Having unprotected sex is like sleeping with the enemy. Don’t do it even once!
Because World Aids Day happens only once every 365 days, our fifth and final post on the subject today is a roundup of news reports from other media outlets:
- Xinhua has an intriguing report on the 72 year old Dr Gui Xien, who was one of the first medical practitioners to blow the whistle on Hubei province’s AIDS village, Shangcai, in 1999. Early on in the epidemic, Dr Gui was driven out from village to village by local Hubei authorities. Today, he is a VIP.
- Meanwhile, another even more famous whistle-blower, the indefatigable award-winning 82 year old activist Dr Gao Yaojie (高耀潔), has finally fled to the safety of the United States, after many years of harrassment and imprisonment. She will be meeting with top US officials today in Washington to address the AIDS situation in China. Gao has just published a new book which makes public the 10,000 letters she received from HIV/AIDS patients over the years.
- China Daily reports on the plight of a 27 year old HIV-positive counsellor with an AIDS programme who has decided to call it a day with his work there because the ¥1,500 stipend he gets per month does not help him survive in Beijing.
- Xinhua makes a bold prophecy — gay groups in China are set to flourish in spite of the grim AIDS situation. Is this indicative, we wonder, of greater willingness on the part of government officials to give more space to the NGOs to do their work unhindered?
- UNAIDS says in a new report that drug abuse is no longer the leading cause of new HIV infections in China. Heterosexual contact is now the fastest contributing factor for the spread, followed by homosexual contact.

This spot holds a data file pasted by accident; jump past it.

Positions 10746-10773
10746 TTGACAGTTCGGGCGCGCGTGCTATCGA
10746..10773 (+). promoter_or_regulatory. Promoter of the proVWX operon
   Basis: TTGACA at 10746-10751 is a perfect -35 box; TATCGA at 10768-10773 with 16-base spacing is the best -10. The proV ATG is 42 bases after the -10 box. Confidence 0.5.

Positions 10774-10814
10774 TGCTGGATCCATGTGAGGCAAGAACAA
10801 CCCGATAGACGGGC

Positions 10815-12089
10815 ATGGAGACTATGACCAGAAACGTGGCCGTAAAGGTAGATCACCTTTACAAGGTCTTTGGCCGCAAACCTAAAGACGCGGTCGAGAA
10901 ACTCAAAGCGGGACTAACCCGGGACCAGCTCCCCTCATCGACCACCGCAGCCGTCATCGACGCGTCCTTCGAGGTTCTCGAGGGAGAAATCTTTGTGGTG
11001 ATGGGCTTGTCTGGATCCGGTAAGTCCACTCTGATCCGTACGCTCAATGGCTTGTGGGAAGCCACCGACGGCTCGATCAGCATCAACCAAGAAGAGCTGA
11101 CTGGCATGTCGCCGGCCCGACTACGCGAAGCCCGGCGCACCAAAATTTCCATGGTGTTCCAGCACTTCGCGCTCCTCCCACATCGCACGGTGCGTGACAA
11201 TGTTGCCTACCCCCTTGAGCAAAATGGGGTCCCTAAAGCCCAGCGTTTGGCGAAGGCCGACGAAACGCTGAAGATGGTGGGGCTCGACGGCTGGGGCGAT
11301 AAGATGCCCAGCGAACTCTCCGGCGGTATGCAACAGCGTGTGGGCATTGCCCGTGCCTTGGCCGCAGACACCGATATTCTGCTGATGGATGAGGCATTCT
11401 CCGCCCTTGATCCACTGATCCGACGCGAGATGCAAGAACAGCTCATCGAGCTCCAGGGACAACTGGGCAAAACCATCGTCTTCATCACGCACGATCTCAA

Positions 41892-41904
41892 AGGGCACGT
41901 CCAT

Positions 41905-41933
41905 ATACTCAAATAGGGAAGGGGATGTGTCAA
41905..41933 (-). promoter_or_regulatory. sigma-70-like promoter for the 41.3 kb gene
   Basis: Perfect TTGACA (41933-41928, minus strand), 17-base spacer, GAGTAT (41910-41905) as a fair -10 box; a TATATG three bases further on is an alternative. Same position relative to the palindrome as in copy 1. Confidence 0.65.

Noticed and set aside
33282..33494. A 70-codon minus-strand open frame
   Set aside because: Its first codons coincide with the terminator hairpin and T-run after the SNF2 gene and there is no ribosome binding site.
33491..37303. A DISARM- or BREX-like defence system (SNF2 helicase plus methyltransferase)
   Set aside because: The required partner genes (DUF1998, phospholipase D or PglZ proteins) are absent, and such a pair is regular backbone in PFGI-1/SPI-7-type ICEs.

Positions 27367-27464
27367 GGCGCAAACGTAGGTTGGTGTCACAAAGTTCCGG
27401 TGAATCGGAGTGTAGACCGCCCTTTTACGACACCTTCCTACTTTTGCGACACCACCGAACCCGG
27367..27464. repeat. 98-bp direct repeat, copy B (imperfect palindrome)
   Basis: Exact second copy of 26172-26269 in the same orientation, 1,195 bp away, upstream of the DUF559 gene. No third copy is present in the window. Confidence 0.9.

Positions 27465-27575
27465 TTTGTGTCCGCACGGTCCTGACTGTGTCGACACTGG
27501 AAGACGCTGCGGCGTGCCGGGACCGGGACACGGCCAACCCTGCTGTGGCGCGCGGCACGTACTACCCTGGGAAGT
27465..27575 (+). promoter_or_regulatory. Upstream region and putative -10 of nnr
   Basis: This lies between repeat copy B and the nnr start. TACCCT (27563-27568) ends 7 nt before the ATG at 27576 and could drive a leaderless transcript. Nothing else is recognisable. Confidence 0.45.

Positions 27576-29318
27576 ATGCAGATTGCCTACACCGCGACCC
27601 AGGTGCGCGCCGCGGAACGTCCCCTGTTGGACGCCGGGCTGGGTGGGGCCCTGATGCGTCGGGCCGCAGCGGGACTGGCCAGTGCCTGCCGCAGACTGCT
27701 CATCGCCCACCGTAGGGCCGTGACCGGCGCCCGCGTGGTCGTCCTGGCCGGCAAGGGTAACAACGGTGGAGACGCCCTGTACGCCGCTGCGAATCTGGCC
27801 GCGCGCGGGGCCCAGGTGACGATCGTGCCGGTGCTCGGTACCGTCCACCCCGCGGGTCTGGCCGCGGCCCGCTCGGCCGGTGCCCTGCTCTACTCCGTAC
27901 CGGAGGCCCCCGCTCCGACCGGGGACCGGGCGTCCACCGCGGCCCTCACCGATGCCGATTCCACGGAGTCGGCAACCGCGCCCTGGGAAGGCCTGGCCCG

- Reuters’ Royston Chan visits Anhui province’s Fuyang city and finds that HIV-infected children are still struggling with the heavy stigma that surrounds the disease.
- In a sign that the top echelons of the Chinese government are paying attention to the AIDS situation, President Hu Jintao has visited activities ahead of World Aids Day for the fourth time in six years, and pledged more government action in the fight against Aids.
- China Daily reports that non-governmental organizations (NGOs) committed to fighting HIV/AIDS in China will soon receive the legal status to operate, as the government is finally coming around to considering legally recognizing these organizations. Yes, shocking as it may be, all those AIDS NGOs that you’ve seen operating in China over the last few years have all been doing their work illegally.
- For more on what’s happening around the world this World Aids Day, refer to this report by Gays.com